5 Mistakes That First Time Entrepreneurs Are Prone To Making
Posted by Pierre de la Fortune on June 14, 2015 @ 12:01 a.m.
Written by Ken Sundheim
Many first-time entrepreneurs are looking for any and every way to become competitive. Some think they will get a competitive advantage by lowering their prices below market rate. However, what many entrepreneurs fail to see is that most potential customers know little-to-nothing about their business. When this is the case, a potential customer will immediately associate price with quality.
A company that offers low prices often get no revenue, no matter how much they lower prices. Low prices are associated with products that are understood as being cheap and of poor quality. The cheap get no revenue while pricier vendors consistently and quietly take business away. Vendors equate quality with price. Your lowest price should be equal to the market rate, but have the courage to price higher. You'll see the results.
2) Investing Time Searching for Venture Capital Money Universities have created entire majors and lesson plans devoted to the art of becoming an entrepreneur. Students spend years being taught and brainwashed that there is a methodical way to become successful, and many believe that with enough notes and classroom strategies, they will one day earn big money.
It's not true. Entrepreneurship is an intangible subject, and the art of owning your own business takes intuition and hard work. In taking too much time listening to venture capital firms, and glorifying a possible $50,000 - $100,000 pay-off, you will miss countless opportunities to get into the field and have a hands-on learning experience. Stop wasting time pursuing venture capitals and dive into your intended career field.
3) Skimping on Advertising, Marketing, and Exposure A tell-tale sign that an entrepreneur has not thought out their business plan is their choice to forego advertising, marketing, and exposure in order to save money. This is not the place to cut corners. Do not make cold-calls, because they annoy the customer and weaken the entrepreneur's brand. There is no ROI in hitting the phones, only embarrassment and frustration. Also, do not invest in pay per click ads. The average bounce rate on these ads (if you're lucky,) is 50%, meaning half of the people that land on your page switch to another website immediately.
A company must market themselves in a methodical way, and control their own exposure. Pay for the type of marketing and advertising that will brand your company as a competitive leader in your field. If an entrepreneur is not careful about keeping the bounce rate low, they will lose the web surfer's attention. Even worse than that, you will increase your Amex bill and lead to the demise of your company.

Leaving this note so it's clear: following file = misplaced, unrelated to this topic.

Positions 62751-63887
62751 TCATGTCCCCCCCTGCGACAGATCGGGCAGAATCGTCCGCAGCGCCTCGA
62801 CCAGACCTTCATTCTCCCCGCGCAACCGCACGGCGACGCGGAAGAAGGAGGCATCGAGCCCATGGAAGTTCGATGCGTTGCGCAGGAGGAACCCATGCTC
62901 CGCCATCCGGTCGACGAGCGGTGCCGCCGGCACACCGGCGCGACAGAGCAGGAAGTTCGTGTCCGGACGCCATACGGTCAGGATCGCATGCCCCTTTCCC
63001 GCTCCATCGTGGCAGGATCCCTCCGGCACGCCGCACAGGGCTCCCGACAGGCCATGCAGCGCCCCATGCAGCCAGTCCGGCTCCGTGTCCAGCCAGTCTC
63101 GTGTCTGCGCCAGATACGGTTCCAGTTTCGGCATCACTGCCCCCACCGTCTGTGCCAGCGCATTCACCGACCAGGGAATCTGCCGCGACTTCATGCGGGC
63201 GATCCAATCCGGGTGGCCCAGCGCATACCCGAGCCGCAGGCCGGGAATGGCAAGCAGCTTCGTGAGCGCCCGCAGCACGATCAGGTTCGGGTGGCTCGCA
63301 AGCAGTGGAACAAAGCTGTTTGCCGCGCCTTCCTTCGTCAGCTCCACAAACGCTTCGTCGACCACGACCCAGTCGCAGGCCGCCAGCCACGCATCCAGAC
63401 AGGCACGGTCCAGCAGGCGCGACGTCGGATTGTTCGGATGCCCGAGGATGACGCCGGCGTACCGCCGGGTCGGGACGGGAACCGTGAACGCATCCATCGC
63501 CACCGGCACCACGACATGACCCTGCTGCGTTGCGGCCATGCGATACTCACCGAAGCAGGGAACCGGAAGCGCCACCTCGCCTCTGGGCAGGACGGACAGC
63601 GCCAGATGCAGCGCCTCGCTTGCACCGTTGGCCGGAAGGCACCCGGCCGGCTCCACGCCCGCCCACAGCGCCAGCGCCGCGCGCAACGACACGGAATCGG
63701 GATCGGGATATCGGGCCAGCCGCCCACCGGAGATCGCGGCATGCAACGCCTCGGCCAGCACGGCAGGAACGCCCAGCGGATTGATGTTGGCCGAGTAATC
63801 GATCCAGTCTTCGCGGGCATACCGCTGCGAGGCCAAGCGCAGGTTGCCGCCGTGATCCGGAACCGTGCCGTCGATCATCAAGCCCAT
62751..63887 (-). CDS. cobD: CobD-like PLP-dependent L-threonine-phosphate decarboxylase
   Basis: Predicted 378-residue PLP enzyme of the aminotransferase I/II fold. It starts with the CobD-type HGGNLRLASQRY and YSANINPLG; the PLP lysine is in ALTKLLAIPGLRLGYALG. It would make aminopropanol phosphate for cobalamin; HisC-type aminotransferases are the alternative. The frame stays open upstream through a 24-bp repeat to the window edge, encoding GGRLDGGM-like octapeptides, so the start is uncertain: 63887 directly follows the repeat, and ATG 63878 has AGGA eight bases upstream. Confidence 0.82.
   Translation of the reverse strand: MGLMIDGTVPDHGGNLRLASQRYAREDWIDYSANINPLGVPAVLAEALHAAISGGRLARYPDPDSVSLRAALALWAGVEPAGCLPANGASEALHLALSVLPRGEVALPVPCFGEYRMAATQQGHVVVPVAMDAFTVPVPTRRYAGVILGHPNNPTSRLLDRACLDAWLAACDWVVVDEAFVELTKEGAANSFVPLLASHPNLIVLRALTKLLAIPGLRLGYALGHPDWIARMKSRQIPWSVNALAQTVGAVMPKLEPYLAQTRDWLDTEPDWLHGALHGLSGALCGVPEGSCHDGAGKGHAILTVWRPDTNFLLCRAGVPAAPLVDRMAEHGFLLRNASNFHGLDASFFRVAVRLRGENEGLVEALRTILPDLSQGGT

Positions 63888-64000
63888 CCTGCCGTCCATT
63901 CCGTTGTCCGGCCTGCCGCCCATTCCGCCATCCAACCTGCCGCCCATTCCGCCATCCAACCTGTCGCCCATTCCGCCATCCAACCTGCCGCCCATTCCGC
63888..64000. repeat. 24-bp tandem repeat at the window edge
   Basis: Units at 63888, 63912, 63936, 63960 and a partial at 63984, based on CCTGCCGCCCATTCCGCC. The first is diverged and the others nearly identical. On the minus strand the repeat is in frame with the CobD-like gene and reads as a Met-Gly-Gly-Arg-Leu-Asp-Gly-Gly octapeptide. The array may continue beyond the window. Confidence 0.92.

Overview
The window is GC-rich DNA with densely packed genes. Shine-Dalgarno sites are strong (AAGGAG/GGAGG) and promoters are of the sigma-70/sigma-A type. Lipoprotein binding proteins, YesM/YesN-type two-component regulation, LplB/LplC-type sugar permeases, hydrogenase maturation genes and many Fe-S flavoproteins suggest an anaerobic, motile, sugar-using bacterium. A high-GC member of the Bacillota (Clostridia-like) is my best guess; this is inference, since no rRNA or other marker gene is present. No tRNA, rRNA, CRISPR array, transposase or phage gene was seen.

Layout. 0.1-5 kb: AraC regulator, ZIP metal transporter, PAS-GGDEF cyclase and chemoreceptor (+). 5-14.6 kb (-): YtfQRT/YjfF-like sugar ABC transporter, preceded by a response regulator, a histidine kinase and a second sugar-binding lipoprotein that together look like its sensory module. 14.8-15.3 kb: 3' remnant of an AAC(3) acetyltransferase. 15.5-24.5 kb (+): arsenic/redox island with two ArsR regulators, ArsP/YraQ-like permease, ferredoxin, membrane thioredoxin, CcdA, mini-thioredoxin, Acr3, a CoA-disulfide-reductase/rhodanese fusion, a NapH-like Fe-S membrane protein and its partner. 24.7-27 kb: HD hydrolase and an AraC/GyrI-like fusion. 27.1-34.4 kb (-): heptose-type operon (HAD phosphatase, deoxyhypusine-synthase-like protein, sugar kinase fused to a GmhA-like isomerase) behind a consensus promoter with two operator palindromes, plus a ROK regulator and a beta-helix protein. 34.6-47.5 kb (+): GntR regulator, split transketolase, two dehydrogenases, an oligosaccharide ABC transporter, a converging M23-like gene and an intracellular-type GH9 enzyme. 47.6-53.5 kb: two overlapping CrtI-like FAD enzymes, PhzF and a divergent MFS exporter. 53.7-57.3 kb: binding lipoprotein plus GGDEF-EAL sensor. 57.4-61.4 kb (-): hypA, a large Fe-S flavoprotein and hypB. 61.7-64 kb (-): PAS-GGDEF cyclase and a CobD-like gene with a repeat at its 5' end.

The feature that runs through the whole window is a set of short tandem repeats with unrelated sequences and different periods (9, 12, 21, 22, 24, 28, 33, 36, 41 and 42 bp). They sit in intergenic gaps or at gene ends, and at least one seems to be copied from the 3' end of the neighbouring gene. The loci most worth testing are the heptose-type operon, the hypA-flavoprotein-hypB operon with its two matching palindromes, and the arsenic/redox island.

4) Doing Business with Friends Starting a business is not a party. A business is exactly what it sounds like - A business. The first-time entrepreneur must gain a work ethic and focus that is going to allow him/her to not only penetrate a market, but also eventually dominate it.
Every now and again, you hear about two or so friends getting rich off a dual business venture. While it sometimes works out, this route more often leads to distractions and arguments that wear friendships and do not help to build a business. Choose your colleagues wisely, and build your business through your employees. Think of your company first, and your friendships afterwards.
5) Investing in Consultative Selling Consultative selling attempts to asks the right questions, but the many annoying questions often lead to a lackluster close attempt. The fact of the matter is that most incoming prospects say they know what they want, but are typically wrong or confused. Don't sell them what they want. Sell your customers what they need, and what you can successfully give you.
The entrepreneur must view himself as an expert, one that does not only sells dreams, but honest results. Do not let your customer take control of you. Provide a set number of options (thereby creating cognitive dissonance,) and position your company as a leader in the field. Skip consultative selling, and sell your company through your own hard work. For more info please visit: http://ezinearticles.com/?5-Mistakes-That-First-Time-Entrepreneurs-Are-Prone-To-Making&id=6077606
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